Posted: 6/2/2017 6:14:09 AM
Buggins

From: Theremin Motherland

Joined: 3/16/2017

Hello,

 

You can try phase shift sensor.

If audio is not needed, it could be optimal solution. May be simplified - two stage passive RC filter and Arduino 12 bit DAC should be enough IMHO. Single layer air core coil may be used.

This schematic requires reference frequency generator which can be tuned in steps ~1% or finer (setPwmFrequency, digitalWrite). Not sure if Arduino can do it. If it can't, I would recommend Teensy 3.X MCU instead.

 

You can try this schematic easy, on a breadboard. Only one 74HC86 IC is needed.

 

Best regards,

    Vadim

Posted: 6/2/2017 2:00:16 PM
rupertchappelle

From: earth

Joined: 5/8/2017

Chief problem is that at distance the changes to the pitch are minimal.

If people are under the tree, individual theremin units could be hung from the branches like fruit. I would suggest a hemisphere for the antenna and paint it to attract the players and connect it to your lights. Metal bowls would suffice or if you want large, a metal snow saucer. The rounded surfaces would invite people to touch them.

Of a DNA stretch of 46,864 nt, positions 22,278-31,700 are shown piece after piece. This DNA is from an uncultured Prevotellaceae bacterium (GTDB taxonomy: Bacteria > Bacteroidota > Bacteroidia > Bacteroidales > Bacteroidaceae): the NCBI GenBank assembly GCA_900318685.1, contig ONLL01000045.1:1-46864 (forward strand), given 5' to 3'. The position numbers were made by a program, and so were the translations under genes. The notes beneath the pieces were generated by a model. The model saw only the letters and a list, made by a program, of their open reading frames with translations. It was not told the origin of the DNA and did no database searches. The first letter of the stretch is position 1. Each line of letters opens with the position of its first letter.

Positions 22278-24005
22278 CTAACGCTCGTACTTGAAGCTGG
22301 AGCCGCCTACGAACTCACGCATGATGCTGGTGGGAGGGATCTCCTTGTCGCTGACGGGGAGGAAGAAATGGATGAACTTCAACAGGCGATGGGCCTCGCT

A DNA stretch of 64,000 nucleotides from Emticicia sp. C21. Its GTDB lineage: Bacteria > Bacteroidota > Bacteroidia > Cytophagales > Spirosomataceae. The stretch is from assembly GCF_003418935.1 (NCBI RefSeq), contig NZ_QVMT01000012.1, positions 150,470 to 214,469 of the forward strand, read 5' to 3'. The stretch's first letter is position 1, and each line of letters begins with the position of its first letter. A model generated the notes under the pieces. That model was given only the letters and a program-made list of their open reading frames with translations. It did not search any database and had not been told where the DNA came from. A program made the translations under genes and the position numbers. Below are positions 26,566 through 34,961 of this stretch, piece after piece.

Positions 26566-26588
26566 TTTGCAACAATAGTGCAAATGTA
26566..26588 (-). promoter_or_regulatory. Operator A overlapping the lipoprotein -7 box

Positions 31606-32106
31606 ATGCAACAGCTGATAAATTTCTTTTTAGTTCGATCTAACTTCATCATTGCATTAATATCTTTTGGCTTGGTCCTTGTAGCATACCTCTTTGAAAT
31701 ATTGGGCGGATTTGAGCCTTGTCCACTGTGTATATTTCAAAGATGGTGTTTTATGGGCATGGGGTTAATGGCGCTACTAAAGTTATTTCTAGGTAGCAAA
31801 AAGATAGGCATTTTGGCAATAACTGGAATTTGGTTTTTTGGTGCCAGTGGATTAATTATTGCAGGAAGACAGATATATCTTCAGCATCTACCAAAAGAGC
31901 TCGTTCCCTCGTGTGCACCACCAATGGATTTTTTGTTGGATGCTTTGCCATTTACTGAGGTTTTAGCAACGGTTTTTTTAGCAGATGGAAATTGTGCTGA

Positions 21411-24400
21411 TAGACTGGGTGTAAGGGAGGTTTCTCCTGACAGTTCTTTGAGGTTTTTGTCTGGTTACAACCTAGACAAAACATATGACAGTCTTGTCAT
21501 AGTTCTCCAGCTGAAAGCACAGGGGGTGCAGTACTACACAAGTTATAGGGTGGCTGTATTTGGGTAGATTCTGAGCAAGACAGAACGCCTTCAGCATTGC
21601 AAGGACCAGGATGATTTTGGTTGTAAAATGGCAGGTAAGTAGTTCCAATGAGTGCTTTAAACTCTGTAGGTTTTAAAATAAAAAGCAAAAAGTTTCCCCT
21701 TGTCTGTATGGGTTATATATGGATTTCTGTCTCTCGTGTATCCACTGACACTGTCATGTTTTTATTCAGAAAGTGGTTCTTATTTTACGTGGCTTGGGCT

You can also fashion them as alien plants on the ground.

But the range of play will be limited and it takes a lot of time to make a series of hanging theremin bowls.

So, you may want to go digital for a future attempt:

https://musictech.mit.edu/ims

http://music.arts.uci.edu/dobrian/motioncapture/NIME03DobrianBevilacqua.pdf

https://www.vicon.com/

https://www.google.com/#q=kinect+for+music

https://www.google.com/#q=body+controllers++for+music

 

 
For the Art Farm project I was involved with I thought a field of mushroom theremins would be cool for people to walk through and interact with, but I am not rich so a field of magical steel mushrooms remains just an idea. Probably not a very good one in practice.